“The challenge isn’t technology, or even engineering – it’s planning, to make sure all the pieces fit together,” she said.

-ENDS-

 

1 Australian Energy Market Operator, Integrated System Plan, July 2018


Notes to editors:

  • EnergyAustralia has committed to buying around $3 billion worth of renewable energy under long-term contracts, helping to underpin the development of around 1000 megawatts (MW) of new wind and solar facilities.
  • EnergyAustralia’s portfolio of potential, flexible generation projects includes:

o Tallawarra B – Expanding the capacity of EnergyAustralia’s existing gas power station at Tallawarra, near Wollongong, by up to 400 MW.

o Cultana pumped hydro – A proposed seawater pumped hydro power station at the northern tip of the Spencer Gulf in South Australia. The plant would be capable of producing 225 MW of electricity with eight hours of storage.

o Kidston pumped hydro – Working with project developer, Genex, on the potential to turn a disused mine site in Kidston, in northern Queensland, into a 250 MW pumped hydro generator with seven hours of storage.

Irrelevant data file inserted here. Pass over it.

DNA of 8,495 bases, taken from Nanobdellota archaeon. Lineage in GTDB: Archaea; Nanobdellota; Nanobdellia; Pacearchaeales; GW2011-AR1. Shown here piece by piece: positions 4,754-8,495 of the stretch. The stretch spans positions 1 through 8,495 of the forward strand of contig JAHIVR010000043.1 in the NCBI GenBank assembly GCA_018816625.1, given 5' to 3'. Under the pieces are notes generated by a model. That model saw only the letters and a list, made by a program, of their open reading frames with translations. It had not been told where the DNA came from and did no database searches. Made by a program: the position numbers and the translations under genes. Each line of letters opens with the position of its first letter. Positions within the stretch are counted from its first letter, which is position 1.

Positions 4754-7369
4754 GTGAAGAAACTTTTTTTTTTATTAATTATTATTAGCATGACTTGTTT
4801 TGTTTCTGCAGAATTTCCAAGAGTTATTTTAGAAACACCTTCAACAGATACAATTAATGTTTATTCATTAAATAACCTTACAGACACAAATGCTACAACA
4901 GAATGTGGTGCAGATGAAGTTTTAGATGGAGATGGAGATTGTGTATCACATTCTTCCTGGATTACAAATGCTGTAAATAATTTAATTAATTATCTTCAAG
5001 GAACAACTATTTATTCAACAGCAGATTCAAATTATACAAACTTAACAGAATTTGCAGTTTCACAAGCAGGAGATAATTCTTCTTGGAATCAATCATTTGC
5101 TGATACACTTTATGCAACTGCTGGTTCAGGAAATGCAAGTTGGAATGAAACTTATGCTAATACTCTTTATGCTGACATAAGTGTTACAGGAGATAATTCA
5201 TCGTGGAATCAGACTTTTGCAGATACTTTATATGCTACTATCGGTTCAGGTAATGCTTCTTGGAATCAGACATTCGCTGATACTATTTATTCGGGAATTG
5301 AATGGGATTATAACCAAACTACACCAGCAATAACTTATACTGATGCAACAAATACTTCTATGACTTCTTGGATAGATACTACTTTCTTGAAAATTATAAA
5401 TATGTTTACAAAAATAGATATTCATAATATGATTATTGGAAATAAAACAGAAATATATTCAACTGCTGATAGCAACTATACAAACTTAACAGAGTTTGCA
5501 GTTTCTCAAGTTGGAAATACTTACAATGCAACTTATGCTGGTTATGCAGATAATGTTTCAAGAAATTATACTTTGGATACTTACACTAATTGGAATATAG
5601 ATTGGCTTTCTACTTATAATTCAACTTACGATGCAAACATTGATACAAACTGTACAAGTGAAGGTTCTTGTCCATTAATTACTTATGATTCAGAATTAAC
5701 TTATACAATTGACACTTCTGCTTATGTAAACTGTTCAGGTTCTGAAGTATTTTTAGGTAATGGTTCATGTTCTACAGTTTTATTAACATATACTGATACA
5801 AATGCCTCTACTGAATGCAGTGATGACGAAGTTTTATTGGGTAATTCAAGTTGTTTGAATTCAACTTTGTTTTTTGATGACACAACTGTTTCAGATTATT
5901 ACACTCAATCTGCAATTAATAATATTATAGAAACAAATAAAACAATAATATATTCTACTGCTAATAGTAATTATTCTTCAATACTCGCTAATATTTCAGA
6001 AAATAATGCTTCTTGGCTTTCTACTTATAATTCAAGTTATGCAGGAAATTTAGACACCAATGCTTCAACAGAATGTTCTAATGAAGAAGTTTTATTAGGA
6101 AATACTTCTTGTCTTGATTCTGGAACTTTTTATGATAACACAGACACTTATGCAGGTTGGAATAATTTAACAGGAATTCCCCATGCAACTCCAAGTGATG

o Energy Recovery – Assessing a project to convert part of the Mt Piper power station at Lithgow to run on non-recyclable materials such as paper, plastics and linen. The project could effectively produce 27 MWs of electricity, enough to power 40,000 NSW homes without burning more coal.

  • EnergyAustralia has signed agreements worth around $50 million to operate two utility-scale battery storage systems at Gannawarra and Ballarat, in Victoria. The batteries represent combined storage of 80 megawatt-hours, giving EnergyAustralia the largest battery trading portfolio in the NEM.
  • EnergyAustralia is participating in a national demand response trial, so far attracting more than 9,000 customers and 50 MW of load. The trial tests and assesses how customers can move usage during times of peak demand to ease demand on the broader system.